Mortise and Tenon: The Quintessence of Carpentry

December 1, 2021


At Accent Truss, our expertise lies in creating heavy timber components and trusses. We regularly use large timbers that weigh upwards of one thousand pounds. Yet, the same joinery technique that fashions your grandmother’s kitchen table is the same joinery method used to connect these colossal beams.  In the art of timber framing, there are many techniques and concepts that recur in the broad craft of woodworking.

One of the oldest and most dependable methods of fastening material together is called “mortise and tenon”.  This technique utilizes the strength of a wood’s grain direction and surface-to-surface contact to create a strong lock. With mortise and tenon, a recess is cut into one member (mortise) while the other member is cut to resemble a tongue or key (tenon). The tenon is then inserted into the mortise where it is then either glued or held fast by driving a peg through the collective mortise and tenon. That is what “joinery” accomplishes, locking members of a body together in a strong and efficient way.

To understand anything on a large scale, it is always easier to scale-down the concept essentially to increments that are easy to explain. That is what lands us in the craft of furniture making. Not only is it physically smaller, but the art of furniture making is easier to rotate and observe in our minds. There is incredible overlap between furniture building and timber framing. For example, think of your grandmother’s wooden kitchen table.  The connection from a cross-member of a table support, called a “rail”, to a table leg typically uses mortise and tenon. Substantial significance is placed on the mortise and tenon, because it is the backbone of both timber frame and furniture carpentry.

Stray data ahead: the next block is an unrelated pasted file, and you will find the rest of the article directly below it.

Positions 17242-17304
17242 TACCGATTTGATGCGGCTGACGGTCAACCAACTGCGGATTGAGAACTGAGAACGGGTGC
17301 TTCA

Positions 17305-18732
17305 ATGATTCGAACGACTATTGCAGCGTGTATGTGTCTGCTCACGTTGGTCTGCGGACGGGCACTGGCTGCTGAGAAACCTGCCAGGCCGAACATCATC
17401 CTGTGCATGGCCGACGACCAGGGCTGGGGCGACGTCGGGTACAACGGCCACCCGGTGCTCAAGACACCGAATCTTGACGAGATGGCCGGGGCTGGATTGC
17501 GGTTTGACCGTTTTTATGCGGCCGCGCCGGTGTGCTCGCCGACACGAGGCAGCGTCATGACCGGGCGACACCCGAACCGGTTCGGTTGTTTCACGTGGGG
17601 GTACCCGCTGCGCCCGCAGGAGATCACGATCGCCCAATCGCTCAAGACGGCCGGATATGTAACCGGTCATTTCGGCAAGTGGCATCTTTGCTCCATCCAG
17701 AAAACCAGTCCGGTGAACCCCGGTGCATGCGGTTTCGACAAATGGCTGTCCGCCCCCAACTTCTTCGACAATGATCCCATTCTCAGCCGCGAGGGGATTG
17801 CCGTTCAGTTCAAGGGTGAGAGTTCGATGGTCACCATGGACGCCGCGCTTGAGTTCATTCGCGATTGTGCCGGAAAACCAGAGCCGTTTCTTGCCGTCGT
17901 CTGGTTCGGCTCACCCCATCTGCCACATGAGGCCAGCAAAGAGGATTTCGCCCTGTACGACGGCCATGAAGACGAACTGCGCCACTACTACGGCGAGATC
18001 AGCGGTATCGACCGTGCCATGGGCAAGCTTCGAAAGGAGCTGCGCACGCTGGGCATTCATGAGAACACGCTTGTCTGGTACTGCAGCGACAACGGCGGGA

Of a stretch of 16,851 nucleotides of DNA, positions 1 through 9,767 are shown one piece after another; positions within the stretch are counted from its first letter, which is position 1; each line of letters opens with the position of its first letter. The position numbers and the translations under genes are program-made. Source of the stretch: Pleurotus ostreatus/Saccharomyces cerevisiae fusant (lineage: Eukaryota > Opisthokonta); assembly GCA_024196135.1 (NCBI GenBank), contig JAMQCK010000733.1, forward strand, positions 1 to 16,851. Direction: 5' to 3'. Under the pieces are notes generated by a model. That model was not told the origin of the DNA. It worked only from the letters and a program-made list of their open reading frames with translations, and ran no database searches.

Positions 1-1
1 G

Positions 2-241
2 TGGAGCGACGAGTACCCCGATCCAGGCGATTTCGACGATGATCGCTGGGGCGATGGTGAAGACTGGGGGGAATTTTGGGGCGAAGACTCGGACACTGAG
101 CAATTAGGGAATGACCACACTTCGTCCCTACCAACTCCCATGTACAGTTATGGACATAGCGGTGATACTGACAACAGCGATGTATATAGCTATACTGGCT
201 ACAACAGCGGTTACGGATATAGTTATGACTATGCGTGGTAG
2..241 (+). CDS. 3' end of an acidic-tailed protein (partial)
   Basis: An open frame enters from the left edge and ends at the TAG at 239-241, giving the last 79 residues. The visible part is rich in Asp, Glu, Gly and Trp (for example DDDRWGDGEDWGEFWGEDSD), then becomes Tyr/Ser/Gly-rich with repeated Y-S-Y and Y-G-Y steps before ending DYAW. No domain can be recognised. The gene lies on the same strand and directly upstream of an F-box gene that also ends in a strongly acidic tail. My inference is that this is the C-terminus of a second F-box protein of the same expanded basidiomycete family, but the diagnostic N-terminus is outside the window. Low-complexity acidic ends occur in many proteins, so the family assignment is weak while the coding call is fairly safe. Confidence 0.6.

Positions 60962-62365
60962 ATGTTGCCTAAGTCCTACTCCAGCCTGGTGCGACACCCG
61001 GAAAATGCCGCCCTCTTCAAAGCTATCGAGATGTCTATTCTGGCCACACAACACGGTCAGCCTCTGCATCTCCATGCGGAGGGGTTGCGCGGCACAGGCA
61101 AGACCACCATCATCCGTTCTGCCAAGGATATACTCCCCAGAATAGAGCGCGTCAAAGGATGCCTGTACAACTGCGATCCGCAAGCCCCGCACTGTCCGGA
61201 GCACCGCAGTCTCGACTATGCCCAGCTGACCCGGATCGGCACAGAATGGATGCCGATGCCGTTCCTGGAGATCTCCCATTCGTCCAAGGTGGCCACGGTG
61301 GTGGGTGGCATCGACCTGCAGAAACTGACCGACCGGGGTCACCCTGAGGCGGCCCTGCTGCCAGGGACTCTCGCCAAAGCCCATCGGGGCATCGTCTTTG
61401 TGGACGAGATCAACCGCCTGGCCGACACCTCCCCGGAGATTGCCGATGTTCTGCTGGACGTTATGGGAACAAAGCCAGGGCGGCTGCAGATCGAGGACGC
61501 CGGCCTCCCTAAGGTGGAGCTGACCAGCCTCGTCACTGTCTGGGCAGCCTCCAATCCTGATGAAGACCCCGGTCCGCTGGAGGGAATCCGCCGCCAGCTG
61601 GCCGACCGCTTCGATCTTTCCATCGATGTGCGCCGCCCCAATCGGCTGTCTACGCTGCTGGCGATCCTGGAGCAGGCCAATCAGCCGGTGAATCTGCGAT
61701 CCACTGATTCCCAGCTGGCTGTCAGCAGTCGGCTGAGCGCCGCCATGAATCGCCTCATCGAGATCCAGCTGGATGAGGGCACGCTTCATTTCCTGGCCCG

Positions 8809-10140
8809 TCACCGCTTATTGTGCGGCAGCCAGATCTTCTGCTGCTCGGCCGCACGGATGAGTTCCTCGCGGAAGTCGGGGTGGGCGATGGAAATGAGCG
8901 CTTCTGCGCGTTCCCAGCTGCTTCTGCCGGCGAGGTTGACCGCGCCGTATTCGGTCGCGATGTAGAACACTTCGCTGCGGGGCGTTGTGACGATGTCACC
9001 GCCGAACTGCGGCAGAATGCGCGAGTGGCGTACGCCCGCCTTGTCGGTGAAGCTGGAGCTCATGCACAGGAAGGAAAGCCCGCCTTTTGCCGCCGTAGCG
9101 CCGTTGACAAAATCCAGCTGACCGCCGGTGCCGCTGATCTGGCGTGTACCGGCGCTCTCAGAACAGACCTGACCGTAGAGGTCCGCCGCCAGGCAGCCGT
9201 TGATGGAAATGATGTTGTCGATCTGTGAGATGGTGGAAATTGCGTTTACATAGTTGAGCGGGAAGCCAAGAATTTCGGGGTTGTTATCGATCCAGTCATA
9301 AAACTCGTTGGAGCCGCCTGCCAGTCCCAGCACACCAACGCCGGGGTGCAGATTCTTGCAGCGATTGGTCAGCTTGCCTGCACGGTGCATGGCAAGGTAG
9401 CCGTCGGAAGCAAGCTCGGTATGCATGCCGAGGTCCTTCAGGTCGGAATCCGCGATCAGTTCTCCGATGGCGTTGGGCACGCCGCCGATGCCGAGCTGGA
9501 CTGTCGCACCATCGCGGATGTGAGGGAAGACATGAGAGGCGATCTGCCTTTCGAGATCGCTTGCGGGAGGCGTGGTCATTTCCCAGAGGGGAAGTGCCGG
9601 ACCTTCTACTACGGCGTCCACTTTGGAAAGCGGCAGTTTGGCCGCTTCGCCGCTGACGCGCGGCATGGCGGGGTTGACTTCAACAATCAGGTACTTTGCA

In fact, from determining a project’s worth, to estimating materials needed, designing, fabricating, and finishing, timber framing and furniture making are exactly the same. Their difference lies in the application. In one, the project takes many hands and daylight. While in the other, one could hold the entire project in their own hands. The difference is notable, but furniture making holds a respected place in our timber-framed heart. So whether you’re looking to manifest your dream project with us or thinking of building a piece of furniture, we hope you find inspiration from our work.


“ Architecture should speak of it’s time and place, yet yearn for timelessness. ”

– Frank Gehry

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